Judging Whether the Iran Deal Is Acceptable

(Washington Institute for Near East Policy) Michael Singh - Iran's primary objective in the nuclear talks, as inferred from its actions and negotiating positions, is to free itself from sanctions, diplomatic isolation, and military threat, while maintaining the capabilities necessary to develop a nuclear weapon in the future should it choose to do so. The deal parameters announced in Lausanne on April 2 raise the prospect of significant sanctions relief without clearly denying Iran what is required to maintain a nuclear weapons capability and undertake a future clandestine effort to develop an actual weapon. The deal currently under negotiation leaves Iran with a large, legitimized nuclear fuel fabrication supply chain - mining, milling, converting, and enriching uranium; the manufacture of centrifuges and related technology; and the storage of fuel and centrifuges in various stages of usability - from which Tehran could seek to divert materiel, technology, personnel, and expertise for any parallel clandestine effort. The deal's current parameters would also permit Iran to continue conducting R&D on advanced centrifuges. This work could dramatically reduce the number of centrifuges required to produce high-enriched uranium (HEU), enabling Iran to do the work in a smaller and thus more easily concealed facility. Leaving Tehran unfettered by sanctions or military threat, yet with the option to clandestinely produce a nuclear weapon, reduces the cost to Iran of trying to develop a nuclear weapon when conditions permit, while increasing the possibility that other regional states will seek nuclear weapons capabilities of their own. Denying Iran a nuclear weapons capability - or at least severely constraining it - remains possible even at this late stage of the talks. Doing so would require defending the Lausanne framework's most useful provisions (e.g., relating to long-term inspections of Iran's nuclear supply chain). In addition, any sanctions or financial relief should be phased according to Iranian performance, and sanctions related to matters not addressed by the agreement (e.g., terrorism sponsorship) should remain in place altogether and be zealously enforced. The writer is managing director at The Washington Institute and a former senior director for Middle East affairs at the U.S. National Security Council.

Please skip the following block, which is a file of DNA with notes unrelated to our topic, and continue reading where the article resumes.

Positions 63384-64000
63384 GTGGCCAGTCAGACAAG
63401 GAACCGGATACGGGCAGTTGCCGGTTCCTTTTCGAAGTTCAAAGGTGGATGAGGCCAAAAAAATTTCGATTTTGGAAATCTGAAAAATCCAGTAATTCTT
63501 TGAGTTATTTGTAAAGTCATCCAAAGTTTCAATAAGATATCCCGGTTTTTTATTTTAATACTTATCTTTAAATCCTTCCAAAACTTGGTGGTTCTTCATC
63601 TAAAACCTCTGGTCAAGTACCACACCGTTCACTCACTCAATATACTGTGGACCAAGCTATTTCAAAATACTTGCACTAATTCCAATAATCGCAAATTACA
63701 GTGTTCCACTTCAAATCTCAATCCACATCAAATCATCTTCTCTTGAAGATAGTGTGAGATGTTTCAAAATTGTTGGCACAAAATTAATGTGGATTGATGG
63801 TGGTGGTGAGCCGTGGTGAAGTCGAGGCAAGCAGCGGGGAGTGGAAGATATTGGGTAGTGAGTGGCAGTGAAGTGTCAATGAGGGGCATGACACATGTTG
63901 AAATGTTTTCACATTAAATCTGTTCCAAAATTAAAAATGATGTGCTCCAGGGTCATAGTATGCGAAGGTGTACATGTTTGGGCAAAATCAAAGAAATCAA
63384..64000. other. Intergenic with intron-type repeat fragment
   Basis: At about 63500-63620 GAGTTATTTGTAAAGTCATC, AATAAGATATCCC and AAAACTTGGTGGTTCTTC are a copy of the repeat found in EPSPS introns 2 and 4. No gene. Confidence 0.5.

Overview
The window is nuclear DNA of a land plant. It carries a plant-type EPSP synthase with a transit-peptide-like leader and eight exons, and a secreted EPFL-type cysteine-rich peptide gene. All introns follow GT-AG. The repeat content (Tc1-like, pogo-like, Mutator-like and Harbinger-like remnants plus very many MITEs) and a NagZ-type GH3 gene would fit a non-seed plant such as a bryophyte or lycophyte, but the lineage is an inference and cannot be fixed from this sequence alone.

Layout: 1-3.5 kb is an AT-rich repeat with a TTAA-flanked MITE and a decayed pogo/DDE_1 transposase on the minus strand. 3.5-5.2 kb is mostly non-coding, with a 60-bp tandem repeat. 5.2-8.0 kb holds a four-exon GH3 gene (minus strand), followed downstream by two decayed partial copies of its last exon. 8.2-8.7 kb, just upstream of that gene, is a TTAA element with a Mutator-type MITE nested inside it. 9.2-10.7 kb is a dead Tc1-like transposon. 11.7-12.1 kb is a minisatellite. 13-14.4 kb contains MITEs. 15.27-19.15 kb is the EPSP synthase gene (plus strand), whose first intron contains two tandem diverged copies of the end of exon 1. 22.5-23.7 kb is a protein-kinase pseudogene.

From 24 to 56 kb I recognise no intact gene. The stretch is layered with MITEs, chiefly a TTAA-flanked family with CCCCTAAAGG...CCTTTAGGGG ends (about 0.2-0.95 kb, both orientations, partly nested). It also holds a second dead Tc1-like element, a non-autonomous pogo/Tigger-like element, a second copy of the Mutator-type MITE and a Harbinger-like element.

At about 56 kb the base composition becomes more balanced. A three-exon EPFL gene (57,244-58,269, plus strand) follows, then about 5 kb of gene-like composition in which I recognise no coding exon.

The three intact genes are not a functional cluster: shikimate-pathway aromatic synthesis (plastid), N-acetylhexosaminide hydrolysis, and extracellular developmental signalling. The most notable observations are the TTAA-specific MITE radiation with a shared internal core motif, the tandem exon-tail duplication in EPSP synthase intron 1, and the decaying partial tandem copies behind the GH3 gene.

2015-06-19 00:00:00

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